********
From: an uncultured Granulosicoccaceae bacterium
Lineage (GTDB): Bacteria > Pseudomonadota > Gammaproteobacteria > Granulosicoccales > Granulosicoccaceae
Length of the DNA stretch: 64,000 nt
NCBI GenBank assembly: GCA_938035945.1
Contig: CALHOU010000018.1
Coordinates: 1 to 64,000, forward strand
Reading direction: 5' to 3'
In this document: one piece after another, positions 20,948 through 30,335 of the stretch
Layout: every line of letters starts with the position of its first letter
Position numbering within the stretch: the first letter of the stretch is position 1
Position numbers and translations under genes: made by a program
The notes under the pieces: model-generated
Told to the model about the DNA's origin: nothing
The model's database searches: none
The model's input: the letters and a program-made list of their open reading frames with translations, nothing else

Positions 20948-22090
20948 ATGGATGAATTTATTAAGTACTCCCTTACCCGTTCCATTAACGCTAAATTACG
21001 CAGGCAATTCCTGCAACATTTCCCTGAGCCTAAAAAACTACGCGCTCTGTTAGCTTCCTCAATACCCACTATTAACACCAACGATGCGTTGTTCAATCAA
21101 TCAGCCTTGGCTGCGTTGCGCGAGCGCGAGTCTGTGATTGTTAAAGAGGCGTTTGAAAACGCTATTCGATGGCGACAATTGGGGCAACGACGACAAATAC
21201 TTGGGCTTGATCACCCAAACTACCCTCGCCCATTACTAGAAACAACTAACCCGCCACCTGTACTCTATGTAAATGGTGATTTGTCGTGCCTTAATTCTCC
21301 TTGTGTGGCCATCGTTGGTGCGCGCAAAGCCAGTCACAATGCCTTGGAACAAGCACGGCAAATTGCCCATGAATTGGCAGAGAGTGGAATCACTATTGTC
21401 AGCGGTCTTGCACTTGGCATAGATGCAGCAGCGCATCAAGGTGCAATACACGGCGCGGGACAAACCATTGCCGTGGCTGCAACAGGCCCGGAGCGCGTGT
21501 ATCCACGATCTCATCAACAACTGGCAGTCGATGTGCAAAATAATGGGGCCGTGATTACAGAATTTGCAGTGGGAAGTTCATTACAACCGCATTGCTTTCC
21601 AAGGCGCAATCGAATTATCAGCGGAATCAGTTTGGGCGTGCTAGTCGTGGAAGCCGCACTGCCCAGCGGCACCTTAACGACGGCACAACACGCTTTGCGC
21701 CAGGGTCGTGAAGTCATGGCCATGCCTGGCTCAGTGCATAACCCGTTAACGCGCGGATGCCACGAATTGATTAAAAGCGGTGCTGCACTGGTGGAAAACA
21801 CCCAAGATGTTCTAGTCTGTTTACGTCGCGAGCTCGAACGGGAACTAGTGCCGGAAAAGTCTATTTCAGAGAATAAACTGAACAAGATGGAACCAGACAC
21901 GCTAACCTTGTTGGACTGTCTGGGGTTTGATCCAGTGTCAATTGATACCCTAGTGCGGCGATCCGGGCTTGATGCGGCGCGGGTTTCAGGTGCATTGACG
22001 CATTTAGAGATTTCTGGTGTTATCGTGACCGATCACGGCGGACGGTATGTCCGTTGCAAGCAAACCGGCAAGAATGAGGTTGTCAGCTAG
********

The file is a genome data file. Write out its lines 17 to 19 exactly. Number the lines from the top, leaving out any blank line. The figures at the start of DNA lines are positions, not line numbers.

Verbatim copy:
20948 ATGGATGAATTTATTAAGTACTCCCTTACCCGTTCCATTAACGCTAAATTACG
21001 CAGGCAATTCCTGCAACATTTCCCTGAGCCTAAAAAACTACGCGCTCTGTTAGCTTCCTCAATACCCACTATTAACACCAACGATGCGTTGTTCAATCAA
21101 TCAGCCTTGGCTGCGTTGCGCGAGCGCGAGTCTGTGATTGTTAAAGAGGCGTTTGAAAACGCTATTCGATGGCGACAATTGGGGCAACGACGACAAATAC